Anyone who is a member of the domain or using an account that’s local to the file-serving host will be able to read the contents of the shared folder. This is a sufficient technique for things such as Windows install discs, since they’re freely downloadable and, depending on the media, either won’t work without a key or will only run in evaluation mode. Just remember not to leave the keys in the same folder. It’s not shown here, but don’t forget that the NTFS permissions must grant at least Read permissions to Authenticated Users as well or the above setting is useless.
If you want to be more restrictive, grant access only to the Hyper-V hosts. This is a tiny bit trickier, as the permissions dialog does not scope to computers by default. To set security to allow computer accounts:
- Click the Add button (see the previous screenshot; that’s for a share, although the dialog is nearly identical for NTFS).
- In the security dialog, click Object Types.
- Check Computers to allow that type. Optionally, add or remove other types. Whatever you select here only sets the scope for objects that you can choose from at this moment. It will not impact any pre-existing or future permissions. Click OK when finished.
- Back in the security dialog, use the Browse button or enter the name(s) of the system(s) to add. Computer accounts must have a dollar sign ($) appended to their names. You can add other account types as well. Each unique item must be separated by a semicolon (;). Click OK when complete.
- You’ll be back in the primary security settings dialog. Each account will, by default, be given Read permissions for a share and Read and Execute in NTFS. These are perfect for sharing an ISO with a Hyper-V host. Make certain to trim down other security as necessary. For instance, the dialog as I previously had it configured granted Read to Authenticated Users. If that’s left intact, then adding the individual host accounts has no purpose. Remove it. Don’t forget to adjust the permissions for both the share and NTFS. Also remember that whereas each list on its own follows the “least restrictive” rule, when they are combined, the “most restrictive” setting between the two applies. If this doesn’t make sense, do some tinkering or reading on the subject.
- Just adding the computer accounts is technically sufficient, but the browse activity is carried out as your user account, so you must add users and/or groups accordingly.
- If taking the more restrictive approach, you may need to log off and back on to the Hyper-V host before your account will be able to browse the share.
Allowing the Second Hop
If you followed all the above settings, then you’ll have no problems connecting a virtual machine to an ISO — provided that you’re logged on directly to the Hyper-V host that owns the virtual machine in question. If you’re running Hyper-V Manager or PowerShell remotely, you might still get an access denied error such as the following:
To set this up, you must configure delegation. Specifically, we’re going to set this up as constrained delegation. This fancy term means that we’re going to set up one computer to be allowed to pass credentials to another computer for some (but not all) tasks.
- Open Active Directory Users and Computers as a domain administrator.
- Locate the computer account of a Hyper-V host and open its Properties dialog. Switch to the Delegation tab.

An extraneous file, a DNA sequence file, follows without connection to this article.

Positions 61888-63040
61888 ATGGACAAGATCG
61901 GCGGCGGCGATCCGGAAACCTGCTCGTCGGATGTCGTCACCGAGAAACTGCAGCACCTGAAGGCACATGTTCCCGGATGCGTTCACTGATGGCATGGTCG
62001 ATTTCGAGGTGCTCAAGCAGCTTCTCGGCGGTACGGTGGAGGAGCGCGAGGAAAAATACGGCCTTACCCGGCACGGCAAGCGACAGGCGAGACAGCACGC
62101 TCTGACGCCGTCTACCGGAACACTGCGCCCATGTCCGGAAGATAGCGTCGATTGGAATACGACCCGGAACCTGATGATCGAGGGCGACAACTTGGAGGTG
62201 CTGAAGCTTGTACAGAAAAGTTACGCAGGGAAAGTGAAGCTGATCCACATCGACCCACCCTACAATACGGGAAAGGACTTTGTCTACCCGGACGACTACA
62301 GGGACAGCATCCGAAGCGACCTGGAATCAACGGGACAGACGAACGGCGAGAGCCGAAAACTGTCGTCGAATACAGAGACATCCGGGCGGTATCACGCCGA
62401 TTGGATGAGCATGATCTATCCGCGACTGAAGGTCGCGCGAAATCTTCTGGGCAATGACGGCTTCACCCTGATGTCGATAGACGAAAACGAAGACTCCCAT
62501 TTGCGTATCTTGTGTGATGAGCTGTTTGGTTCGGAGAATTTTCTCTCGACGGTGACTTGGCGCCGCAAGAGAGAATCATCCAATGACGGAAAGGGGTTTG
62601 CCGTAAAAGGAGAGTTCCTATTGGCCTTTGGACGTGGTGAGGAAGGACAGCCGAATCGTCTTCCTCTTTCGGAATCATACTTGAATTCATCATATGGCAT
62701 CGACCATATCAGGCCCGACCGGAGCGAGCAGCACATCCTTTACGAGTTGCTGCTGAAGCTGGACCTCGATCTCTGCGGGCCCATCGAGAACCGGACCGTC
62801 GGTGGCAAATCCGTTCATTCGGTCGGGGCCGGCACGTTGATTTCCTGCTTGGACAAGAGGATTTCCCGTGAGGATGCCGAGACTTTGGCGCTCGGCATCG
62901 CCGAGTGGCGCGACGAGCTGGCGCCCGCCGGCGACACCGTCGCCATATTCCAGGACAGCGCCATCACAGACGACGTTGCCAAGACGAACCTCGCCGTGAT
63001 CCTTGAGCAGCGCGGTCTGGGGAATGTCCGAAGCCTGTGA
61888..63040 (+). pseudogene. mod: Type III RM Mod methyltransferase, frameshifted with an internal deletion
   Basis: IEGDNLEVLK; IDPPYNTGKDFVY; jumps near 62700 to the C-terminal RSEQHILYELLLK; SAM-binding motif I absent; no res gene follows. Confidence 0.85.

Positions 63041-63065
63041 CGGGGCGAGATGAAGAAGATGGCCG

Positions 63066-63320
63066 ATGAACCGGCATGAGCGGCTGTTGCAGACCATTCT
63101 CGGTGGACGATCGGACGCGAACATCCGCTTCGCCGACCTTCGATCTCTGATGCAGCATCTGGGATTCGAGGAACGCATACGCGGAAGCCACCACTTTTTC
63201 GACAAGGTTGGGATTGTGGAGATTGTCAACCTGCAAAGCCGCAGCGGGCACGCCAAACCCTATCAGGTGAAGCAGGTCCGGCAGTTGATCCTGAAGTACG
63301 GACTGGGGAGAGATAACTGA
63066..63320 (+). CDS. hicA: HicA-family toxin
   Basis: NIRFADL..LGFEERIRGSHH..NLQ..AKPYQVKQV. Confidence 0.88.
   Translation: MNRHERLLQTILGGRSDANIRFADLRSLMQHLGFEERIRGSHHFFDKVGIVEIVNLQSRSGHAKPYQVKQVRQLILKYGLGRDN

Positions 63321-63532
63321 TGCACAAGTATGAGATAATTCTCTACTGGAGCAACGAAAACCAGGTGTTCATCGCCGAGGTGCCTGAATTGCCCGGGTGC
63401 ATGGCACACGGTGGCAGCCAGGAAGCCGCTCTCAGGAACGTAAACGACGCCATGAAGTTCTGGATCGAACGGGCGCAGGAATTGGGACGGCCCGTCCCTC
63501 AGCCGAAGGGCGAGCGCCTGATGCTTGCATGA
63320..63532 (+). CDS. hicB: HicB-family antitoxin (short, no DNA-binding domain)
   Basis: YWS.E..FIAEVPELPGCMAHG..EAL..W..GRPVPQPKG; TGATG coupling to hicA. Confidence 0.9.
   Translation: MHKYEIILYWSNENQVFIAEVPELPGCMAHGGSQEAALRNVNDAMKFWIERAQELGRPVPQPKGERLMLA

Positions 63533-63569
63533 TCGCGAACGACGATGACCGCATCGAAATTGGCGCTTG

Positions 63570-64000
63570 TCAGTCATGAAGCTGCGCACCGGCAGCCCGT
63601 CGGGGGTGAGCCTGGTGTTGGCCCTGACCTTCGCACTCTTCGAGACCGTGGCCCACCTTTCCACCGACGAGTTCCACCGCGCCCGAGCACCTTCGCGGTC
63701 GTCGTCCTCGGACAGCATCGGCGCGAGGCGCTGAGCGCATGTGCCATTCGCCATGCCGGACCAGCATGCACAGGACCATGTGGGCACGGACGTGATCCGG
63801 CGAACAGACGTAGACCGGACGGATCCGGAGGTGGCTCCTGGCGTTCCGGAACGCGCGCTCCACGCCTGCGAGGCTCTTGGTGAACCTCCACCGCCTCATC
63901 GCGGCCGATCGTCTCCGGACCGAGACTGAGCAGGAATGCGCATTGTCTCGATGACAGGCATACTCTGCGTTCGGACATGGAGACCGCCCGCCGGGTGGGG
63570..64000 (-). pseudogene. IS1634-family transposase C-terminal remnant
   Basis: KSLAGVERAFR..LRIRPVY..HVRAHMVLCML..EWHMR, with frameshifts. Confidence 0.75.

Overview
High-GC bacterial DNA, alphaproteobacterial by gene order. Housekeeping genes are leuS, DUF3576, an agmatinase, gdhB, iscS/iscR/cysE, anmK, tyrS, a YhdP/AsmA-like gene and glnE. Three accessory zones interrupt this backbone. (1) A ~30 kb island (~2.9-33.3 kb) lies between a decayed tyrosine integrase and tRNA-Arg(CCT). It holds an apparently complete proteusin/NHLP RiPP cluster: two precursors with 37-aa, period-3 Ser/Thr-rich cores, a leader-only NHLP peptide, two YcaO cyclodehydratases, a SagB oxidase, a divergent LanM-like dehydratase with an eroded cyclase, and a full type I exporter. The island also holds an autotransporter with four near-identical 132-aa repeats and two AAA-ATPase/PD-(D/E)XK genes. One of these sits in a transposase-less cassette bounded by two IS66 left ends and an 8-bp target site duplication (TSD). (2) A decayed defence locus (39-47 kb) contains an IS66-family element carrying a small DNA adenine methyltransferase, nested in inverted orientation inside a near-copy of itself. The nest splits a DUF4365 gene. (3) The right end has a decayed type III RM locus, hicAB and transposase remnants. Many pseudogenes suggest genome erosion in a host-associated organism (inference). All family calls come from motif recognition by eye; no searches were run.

- Select Trust this computer for delegation to specified services only. This will enable the lower half of the dialog. Leave Use Kerberos only selected.
- Click Add to open the Add Services dialog.
- Click Users or Computers. This will bring up the normal security dialog that will allow you to type or browse to accounts in Active Directory. Locate the computer account(s) that contain ISO files. Click OK.
- You will be returned to the Add Services dialog from step 4, but it will now be populated with all of the services that can be delegated to the selected computer(s). Scroll down to cifs. Highlight each entry (one per computer account), and click OK.
- Click OK all the way out.
- Repeat for all other Hyper-V hosts that need to access ISOs on the destination.
Delegation can be a finicky thing. It almost always works perfectly, but occasionally it won’t work at all. After any changes to any of the involved computer objects, it may behave erratically or not at all. Over time, I’ve found that the best approach to delegation issues is to remove all delegation from a computer object (set it back to Do not trust this computer for delegation), OK to save the change, and then configure delegation again from scratch.
Alternative Option: Cluster Shared Volumes
When Cluster Shared Volumes (CSVs) were initially introduced with 2008 R2, they weren’t supported for anything other than Hyper-V virtual machines. Even plain file sharing was off the list. If you ever tried to directly open a file on a CSV from a non-owner node in 2008 R2, you probably know why. Microsoft has since opened up the CSV to be used with a much wider range of roles. In this context, that part is just trivia. What really matters is that the files on a CSV can be accessed quickly from any node without causing any undue havoc on anything else (within reason, of course). For something like ISO storage, they’d work just fine.
If you choose to take this route, I want to stress that you should only use these ISOs with virtual machines that are guests of nodes of the same cluster. Or, more directly, don’t share the contents of a CSV with non-cluster members. In order to share a CSV properly, you’d need to set up the scale-out file server role, and that’s really not something you want running alongside your clustered Hyper-V role if you can avoid it. Long-term, the CSV option isn’t as scalable as using a properly configured file share. It also violates a few administrative best practices, such as separation of roles. However, it neatly avoids all the issues with security and delegation, so it is a viable solution, especially in small environments.